A second type of apologist is the ones who seem to have some idea of what they’re talking about, but are tragically clueless about one important issue: what their arguments sound like to people who aren’t already conservative Christians. The epitome of this category is Normal Geisler, whose CV includes a PhD in philosophy, being the first president of the Evangelical Philosophical Society, and involvement in founding and leading two evangelical seminaries.

In spite of Geisler’s legitimate status within evangelical academia, he’s a bit hard to take seriously. He does things like try to defend Biblical inerrancy by brandishing a list of rules for evaluating alleged errors in the Bible which non-evangelicals can tell is transparently designed to make it impossible for any error, no matter how blatant, to count as a genuine error. (I discuss this in chapter two of my first book.)

The third group is apologists who are actually capable of figuring out to some extent how their arguments will sound to outsiders, and adjust those arguments accordingly. Examples of this group are Gary Habermas, Habermas’ apprentice Mike Licona, and most especially William Lane Craig.

Craig’s views on Biblical inerrancy, as far as I can tell, are near-identical to Geisler’s (even if he is more forgiving of Licona’s teensy deviations from orthodoxy). But good luck getting Craig to defend inerrancy, or the historical reliability of the gospels, or anything involving the Old Testament, in any kind of conversation with non-Christians. Craig is clued in enough to realize all that’s a tough sell so he stays the hell away from those topics.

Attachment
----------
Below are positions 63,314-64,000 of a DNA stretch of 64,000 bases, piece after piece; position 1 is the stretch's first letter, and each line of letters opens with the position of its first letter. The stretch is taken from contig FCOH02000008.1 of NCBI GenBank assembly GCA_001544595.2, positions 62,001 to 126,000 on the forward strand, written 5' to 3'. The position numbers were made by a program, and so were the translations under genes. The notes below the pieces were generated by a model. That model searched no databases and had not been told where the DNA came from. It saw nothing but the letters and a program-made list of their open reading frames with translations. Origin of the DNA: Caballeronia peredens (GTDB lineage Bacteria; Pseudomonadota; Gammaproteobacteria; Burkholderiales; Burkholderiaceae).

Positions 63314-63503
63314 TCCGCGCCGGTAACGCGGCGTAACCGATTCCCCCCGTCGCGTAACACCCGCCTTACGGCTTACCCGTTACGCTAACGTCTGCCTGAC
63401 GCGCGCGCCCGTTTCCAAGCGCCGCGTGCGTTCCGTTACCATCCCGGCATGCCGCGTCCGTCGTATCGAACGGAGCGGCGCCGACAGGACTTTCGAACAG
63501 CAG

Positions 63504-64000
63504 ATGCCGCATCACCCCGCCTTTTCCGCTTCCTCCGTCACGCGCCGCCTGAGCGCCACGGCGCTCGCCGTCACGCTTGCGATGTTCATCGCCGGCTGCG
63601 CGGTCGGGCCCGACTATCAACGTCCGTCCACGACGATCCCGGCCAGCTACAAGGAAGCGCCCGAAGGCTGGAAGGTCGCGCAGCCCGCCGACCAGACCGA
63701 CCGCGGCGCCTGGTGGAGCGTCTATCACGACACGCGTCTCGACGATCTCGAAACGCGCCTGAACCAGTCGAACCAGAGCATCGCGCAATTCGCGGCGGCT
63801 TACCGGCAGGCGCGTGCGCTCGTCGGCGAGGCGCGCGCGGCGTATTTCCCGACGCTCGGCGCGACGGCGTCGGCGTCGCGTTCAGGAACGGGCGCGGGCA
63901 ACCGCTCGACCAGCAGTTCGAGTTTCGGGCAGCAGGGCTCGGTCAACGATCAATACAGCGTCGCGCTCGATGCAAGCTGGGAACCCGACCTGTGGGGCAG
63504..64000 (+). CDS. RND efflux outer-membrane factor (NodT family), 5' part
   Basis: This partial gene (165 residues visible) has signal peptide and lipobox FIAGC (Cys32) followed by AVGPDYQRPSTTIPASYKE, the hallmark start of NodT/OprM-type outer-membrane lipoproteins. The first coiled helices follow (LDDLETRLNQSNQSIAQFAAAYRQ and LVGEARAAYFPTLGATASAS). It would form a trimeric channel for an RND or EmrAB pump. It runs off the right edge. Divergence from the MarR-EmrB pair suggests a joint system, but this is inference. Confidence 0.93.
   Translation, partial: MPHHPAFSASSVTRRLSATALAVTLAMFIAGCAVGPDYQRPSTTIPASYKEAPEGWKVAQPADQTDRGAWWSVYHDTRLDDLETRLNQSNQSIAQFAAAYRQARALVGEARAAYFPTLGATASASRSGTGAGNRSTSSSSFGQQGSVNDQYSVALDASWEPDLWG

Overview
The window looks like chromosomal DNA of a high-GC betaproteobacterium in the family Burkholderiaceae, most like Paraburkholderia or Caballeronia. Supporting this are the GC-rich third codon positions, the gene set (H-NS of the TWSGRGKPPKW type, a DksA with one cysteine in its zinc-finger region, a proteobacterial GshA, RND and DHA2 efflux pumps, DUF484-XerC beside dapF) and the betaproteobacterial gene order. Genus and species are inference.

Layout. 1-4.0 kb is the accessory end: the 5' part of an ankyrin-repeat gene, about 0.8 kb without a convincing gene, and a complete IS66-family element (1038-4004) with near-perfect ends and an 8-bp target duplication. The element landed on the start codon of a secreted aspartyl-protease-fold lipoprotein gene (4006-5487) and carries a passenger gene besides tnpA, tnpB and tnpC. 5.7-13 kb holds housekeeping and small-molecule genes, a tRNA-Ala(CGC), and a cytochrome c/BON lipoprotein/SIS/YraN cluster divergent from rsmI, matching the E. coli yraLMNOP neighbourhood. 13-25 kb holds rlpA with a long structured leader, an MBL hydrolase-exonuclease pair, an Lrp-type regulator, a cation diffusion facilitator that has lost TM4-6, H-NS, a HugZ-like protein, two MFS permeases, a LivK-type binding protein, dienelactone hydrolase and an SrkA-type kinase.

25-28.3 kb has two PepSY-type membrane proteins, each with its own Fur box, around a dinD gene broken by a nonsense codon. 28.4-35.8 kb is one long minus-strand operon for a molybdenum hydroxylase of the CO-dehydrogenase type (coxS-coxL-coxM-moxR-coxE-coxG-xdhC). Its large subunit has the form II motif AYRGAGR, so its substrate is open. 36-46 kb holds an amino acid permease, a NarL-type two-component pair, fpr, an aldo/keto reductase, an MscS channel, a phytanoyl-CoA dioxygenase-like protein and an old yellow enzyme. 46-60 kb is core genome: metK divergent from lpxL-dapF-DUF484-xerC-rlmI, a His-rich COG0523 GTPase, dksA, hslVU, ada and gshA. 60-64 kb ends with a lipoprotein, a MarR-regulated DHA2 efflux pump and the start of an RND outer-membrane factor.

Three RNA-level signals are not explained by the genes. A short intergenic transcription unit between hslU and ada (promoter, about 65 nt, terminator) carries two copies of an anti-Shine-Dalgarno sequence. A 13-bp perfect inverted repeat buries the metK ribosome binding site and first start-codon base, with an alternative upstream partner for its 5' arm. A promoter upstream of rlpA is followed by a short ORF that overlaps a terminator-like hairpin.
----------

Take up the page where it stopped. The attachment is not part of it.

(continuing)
Similarly, Craig goes to great lengths to position himself as having the full support of mainstream science and scholarship. He doesn’t, but he knows how to use half truths and things that are at least close to being possibly sorta true to mostly avoid looking like… well, a McDowell. He can occasionally be caught repeating long-debunked creationist canards, but advises his followers to avoid discussing evolution with non-believers.

The relevance of this long digression to the Old Testment/New Testament distinction is that it didn’t take me long to notice that the smarter apologists, namely Craig, Habermas, and Licona, weren’t touching the historical reliability of the Old Testament with a 10-foot pole. If you know even a little about mainstream Biblical scholarship, it’s easy to understand why they avoid doing that.

With the New Testament, mainstream Biblical scholars generally don’t think that the gospels are eyewitness accounts, but they at least can agree they were written on the order of decades after Jesus’ death. That means that Craig can go to an audience that doesn’t know much about such things and claim the stuff in the gospels about Jesus’ resurrection couldn’t possibly be legendary without sounding completely stupid (though he’s definitely wrong for reasons I discuss in my books–hmmm, looks like today is self-promotion day).

With most of the Old Testament, on the other hand, the mainstream view is that they weren’t written until centuries after the events they describe would have happened (there are exceptions, like maybe the later parts of Kings). That means an apologist is fighting a hell of an uphill battle if he wants to argue they’re historically reliable (actually, insofar as McDowell and Geisler attempt this it comes off as more of a desperate rear guard action).

So for a long time after I started reading Christian apologetics, I mostly ignored issues like the camel issue because it seemed clear that overall (ignoring small details like that), it was not only clear the apologists didn’t have a case re the Old Testament, it seemed like the more clued-in apologists knew they didn’t have a case. I remember reading this article on Internet Infidels, and thinking, “pity the poor Jewish apologists, having to defend the Old Testament because they don’t have the New Testament to focus on.”

More recently, though, I’ve gone back and read up on Old Testament scholarship. I’ll talk about that in future posts.